In 2014 and 2015, which was the most contentious and controversial time between LePage and the Legislature, the governor put forward 81 bills, of which 30 made it into law. They included a major revenue bond bill to renovate and expand the Maine Correctional Center in South Windham, a bill that sought to block the federal government from establishing a national monument in Maine (which ultimately happened anyway), a bill that seriously curtailed the length and strength of opioid prescriptions in Maine, a bill that allowed new measures for evaluating teachers and principals, and a bill to add money to Maine’s rainy day fund.

Oh, and let’s not forget LePage’s successful proposal to name the lobster Maine’s official crustacean.

During the current legislative session, LePage has signed governor’s bills that remove barriers for professional licensing of veterans and enhance Maine’s sex offender registry.

LePage’s spokeswoman, Julie Rabinowitz, said part of the reason for LePage’s relatively low success rate is that the Legislature is too focused on partisanship and “passing useless legislation that they think will help them in the next election.”

Rabinowitz faulted the Legislature for blocking some of LePage’s bills from being vetted by committees, “where the merits of his policies could be discussed in an open forum.”

Among the higher-profile LePage proposals defeated by the Legislature are a number of bills aimed at limiting and curtailing social service programs and repeated attempts by the governor to abolish the requirement that people pay union dues as a condition of employment — which LePage has said was one of his biggest failures as governor.

Of course, the fate of a governor’s bills is only one measure of his success or failure. Through public pressure and unbending support from House Republicans, LePage has thwarted a citizen-initiated 3 percent surtax to support Maine schools, blunted the effects of a minimum wage increase on tipped workers, fended off multiple attempts at expanding Medicaid coverage and blocked the implementation of a sales and regulation structure for recreational marijuana use.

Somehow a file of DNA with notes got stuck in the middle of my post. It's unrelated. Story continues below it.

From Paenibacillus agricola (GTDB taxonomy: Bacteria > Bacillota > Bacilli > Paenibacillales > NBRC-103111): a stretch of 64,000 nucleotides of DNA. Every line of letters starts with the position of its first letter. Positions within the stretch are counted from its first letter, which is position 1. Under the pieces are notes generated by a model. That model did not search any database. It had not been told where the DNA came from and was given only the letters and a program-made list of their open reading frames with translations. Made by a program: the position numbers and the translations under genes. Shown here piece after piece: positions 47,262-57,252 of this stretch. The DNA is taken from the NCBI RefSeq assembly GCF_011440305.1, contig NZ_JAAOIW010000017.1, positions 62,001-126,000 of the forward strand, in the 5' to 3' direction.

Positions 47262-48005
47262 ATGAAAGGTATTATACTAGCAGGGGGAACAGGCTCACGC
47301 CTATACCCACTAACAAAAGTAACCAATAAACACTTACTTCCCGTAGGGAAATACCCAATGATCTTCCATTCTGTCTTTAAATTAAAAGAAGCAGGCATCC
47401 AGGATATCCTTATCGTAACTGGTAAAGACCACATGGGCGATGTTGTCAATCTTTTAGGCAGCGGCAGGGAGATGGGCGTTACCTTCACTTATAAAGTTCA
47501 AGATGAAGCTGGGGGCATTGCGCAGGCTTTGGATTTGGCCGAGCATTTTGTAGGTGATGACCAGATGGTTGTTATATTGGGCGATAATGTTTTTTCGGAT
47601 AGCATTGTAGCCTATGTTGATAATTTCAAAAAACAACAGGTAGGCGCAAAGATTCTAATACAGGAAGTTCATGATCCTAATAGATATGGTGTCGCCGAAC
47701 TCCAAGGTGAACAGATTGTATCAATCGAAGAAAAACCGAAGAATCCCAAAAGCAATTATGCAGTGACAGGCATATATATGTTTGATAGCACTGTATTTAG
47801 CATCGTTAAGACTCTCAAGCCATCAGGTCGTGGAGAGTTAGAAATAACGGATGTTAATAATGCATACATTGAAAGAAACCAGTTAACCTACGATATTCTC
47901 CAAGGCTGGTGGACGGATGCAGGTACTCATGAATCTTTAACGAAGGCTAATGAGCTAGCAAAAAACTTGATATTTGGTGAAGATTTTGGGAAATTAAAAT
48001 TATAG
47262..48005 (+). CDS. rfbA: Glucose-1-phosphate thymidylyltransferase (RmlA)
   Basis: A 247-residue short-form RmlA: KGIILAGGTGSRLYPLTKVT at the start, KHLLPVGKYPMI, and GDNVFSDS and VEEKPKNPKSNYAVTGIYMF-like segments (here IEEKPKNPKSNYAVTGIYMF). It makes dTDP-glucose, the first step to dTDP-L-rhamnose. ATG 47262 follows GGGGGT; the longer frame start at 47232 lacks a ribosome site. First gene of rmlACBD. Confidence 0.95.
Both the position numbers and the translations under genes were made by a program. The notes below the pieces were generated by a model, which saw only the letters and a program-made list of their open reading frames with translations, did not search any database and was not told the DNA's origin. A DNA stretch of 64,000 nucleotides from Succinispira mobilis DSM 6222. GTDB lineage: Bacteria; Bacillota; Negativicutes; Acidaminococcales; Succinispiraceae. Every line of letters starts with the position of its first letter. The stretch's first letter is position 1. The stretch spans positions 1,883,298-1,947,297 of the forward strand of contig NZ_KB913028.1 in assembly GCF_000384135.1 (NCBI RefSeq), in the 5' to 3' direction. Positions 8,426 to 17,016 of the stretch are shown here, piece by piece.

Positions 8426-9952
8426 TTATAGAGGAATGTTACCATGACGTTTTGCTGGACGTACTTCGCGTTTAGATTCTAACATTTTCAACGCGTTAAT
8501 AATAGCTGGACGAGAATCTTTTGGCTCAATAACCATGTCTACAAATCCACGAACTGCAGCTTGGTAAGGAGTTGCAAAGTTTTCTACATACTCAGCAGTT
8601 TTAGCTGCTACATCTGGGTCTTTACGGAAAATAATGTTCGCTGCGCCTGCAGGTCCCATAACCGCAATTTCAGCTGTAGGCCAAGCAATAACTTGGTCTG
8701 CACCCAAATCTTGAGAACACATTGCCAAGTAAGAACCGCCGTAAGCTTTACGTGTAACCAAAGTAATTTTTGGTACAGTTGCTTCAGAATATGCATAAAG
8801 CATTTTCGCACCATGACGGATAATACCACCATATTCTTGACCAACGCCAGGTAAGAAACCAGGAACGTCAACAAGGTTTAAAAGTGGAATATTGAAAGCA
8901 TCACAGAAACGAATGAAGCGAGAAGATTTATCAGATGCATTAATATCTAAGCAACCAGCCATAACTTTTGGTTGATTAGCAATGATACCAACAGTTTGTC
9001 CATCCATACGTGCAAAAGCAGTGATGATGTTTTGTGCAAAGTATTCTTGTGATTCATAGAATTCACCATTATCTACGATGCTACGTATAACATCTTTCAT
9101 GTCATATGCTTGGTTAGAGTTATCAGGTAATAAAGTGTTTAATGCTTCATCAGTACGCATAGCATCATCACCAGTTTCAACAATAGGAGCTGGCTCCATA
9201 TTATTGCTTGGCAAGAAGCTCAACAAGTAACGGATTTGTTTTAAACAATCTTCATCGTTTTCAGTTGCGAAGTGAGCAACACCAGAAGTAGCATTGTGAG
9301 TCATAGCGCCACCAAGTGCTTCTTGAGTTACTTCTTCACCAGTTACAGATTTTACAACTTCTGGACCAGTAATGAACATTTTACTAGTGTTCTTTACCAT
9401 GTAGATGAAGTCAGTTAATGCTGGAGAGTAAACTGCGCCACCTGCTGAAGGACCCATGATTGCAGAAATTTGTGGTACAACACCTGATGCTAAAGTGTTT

When and if the Legislature returns this year to consider bills, LePage will undoubtedly be in the middle of the conversation again. He is calling for conformity with federal tax code changes and is determined to slow or curtail scheduled increases in the minimum wage.

Despite being a lame-duck governor with little chance of forwarding legislation that will garner any support from Democrats, LePage and his Republican allies in the House have leverage in the form of dozens of bipartisan bills that have not been funded — despite a large revenue surplus — and an education funding bill that is essential to continue to flow of state subsidies to public schools.

As the clock wound toward the end of final statutory legislative day on April 18, House Democrats made a show of indefinitely tabling several late-session LePage proposals, which angered Republicans and contributed to the current impasse. The next battle is brewing for an expected special session later this year, when LePage is sure to wield his influence — and not just by proposing new bills.

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Christopher Cousins

Christopher Cousins has worked as a journalist in Maine for more than 15 years and covered state government for numerous media organizations before joining the Bangor Daily News in 2009.